APC writes GEJ, Jega over the use of soldiers during elections

by Kolapo Olapoju

The All Progressives Congress has written a letter to President Goodluck Jonathan and the chairman of the Independent National Electoral Commission, INEC, Professor Attahiru Jega, requesting full compliance to the judgment barring the participation of soldiers in elections in the country.

The letter, dated February 16, 2015, was sent out from the office of the Director, Legal Services of the APC Presidential Campaign Council, Chukwuma-Machukwu Ume (SAN).

The letter was addressed to Jega, however, copies were also sent to the President, the National Security Adviser, the Chief of Defence Staff, the Chief of Army Staff, Chief of Naval Staff, Chief of Air Staff and the National Chairmen of the APC and the Peoples Democratic Party.

In the letter, the opposition party brought to the attention of the federal government, the judgment delivered on January 29, 2015 by Justice R.M. Aikawa of the Federal High Court, Sokoto and a similar one by the Court of Appeal, Abuja, on February 16, 2015 which barred the use of military in elections.

Justice Aikawa of the Federal High Court, Sokoto, had restrained the President of the Federal Republic of Nigeria and INEC “from engaging the service of the Nigerian armed forces in the security supervision of elections in any manner whatsoever in any part of Nigeria, without the Act of the National Assembly.”

While Justice Abdul Aboki, in his judgment in the Ekiti State Governorship Election appeal on February 16, ruled that “even the President of Nigeria has no powers to call on the Nigerian armed forces and to unleash them on peaceful citizens, who are exercising their franchise to elect their leaders.”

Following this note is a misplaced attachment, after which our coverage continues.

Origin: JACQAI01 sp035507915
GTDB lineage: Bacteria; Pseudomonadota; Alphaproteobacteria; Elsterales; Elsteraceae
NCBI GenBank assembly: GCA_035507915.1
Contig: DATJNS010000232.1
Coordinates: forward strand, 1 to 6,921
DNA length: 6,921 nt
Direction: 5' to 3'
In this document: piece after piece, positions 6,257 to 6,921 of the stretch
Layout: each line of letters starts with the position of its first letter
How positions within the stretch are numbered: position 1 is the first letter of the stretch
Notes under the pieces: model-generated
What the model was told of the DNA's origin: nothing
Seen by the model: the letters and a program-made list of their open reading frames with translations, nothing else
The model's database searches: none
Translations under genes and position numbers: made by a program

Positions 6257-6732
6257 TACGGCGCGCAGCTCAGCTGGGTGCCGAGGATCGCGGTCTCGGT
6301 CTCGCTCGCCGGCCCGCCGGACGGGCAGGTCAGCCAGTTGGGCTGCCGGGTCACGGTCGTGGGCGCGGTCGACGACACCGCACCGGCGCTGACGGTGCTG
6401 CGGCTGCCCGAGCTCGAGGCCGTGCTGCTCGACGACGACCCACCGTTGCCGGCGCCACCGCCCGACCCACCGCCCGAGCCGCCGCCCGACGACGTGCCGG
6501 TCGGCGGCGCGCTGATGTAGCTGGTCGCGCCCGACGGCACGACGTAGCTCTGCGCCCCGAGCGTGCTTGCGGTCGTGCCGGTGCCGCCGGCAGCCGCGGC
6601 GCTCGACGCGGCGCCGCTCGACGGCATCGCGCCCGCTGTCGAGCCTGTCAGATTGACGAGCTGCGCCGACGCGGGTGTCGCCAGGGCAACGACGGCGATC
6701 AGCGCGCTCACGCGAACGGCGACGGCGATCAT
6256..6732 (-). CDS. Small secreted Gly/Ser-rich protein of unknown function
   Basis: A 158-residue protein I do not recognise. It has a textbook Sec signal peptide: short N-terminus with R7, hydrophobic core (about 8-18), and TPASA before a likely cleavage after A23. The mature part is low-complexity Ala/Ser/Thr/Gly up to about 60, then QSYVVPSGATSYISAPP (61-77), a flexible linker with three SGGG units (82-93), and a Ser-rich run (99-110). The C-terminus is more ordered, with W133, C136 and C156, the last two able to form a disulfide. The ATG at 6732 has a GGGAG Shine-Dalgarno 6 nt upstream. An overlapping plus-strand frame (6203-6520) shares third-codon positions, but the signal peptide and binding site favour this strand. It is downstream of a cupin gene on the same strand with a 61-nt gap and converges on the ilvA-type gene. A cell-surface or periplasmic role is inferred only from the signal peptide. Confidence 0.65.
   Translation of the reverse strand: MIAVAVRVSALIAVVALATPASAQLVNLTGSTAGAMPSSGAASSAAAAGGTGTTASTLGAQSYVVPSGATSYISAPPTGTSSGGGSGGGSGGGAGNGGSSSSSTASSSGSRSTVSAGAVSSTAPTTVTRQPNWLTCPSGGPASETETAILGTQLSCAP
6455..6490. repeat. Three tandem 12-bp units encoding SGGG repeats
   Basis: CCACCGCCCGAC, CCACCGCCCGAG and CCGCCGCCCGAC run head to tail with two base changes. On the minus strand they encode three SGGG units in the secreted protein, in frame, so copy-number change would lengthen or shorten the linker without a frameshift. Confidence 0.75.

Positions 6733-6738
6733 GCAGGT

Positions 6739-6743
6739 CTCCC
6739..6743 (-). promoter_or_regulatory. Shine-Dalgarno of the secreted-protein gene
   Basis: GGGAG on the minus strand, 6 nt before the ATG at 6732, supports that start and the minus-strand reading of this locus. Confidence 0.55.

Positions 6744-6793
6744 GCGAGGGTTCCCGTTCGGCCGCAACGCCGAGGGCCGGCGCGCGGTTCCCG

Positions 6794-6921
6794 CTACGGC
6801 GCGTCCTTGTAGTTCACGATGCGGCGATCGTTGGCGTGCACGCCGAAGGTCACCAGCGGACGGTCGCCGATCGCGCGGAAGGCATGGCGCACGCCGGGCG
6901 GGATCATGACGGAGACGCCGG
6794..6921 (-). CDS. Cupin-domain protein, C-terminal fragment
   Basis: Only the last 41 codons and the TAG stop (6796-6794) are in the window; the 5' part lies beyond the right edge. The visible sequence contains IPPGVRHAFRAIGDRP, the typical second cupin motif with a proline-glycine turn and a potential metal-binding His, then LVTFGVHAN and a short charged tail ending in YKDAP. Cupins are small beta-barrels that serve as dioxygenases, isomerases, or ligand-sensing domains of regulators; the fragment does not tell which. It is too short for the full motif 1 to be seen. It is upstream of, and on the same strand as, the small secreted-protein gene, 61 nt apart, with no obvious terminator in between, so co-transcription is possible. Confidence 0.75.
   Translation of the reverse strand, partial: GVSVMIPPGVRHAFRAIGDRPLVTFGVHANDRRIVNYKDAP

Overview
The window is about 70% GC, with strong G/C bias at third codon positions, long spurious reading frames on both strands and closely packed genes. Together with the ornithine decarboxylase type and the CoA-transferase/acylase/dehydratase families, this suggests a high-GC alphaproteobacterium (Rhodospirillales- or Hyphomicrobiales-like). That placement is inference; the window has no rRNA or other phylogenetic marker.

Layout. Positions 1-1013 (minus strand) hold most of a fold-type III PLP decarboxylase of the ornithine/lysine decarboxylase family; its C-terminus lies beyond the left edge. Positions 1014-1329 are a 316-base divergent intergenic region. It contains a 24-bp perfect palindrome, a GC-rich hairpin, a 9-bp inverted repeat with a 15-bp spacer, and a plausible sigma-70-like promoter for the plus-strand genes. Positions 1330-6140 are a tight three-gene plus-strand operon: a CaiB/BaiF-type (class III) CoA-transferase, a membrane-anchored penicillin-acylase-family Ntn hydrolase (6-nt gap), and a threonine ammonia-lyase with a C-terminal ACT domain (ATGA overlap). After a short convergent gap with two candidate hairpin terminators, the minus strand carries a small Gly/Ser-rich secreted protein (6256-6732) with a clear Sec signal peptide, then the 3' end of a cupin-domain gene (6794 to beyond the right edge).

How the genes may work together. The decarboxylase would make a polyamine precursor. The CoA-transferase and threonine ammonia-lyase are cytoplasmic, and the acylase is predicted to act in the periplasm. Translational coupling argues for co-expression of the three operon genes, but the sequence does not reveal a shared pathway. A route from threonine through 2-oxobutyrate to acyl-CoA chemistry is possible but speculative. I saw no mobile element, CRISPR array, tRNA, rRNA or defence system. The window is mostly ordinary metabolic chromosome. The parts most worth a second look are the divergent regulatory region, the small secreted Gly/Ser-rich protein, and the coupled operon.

Therefore, the APC, in its determination to see that the rulings are adhered to wrote to the relevant stakeholders.

The opposition party’s letter read in part: “I am sure all well-meaning Nigerians share your deep seated concern on the militarisation of our elections. It is therefore imperative your good office and commission ensure, henceforth, and until there is an enabling Act of the National Assembly, the court orders are obeyed and armed forces personnel are never again deployed in any form of security supervision of our elections.”

“Whoever unleashed soldiers on Ekiti State, disturbed the peace of the election on June 21, 2014; acted in flagrant breach of the constitution and flouted the provisions of the Electoral Act, which required an enabling environment by civil authorities in the conduct of elections.”

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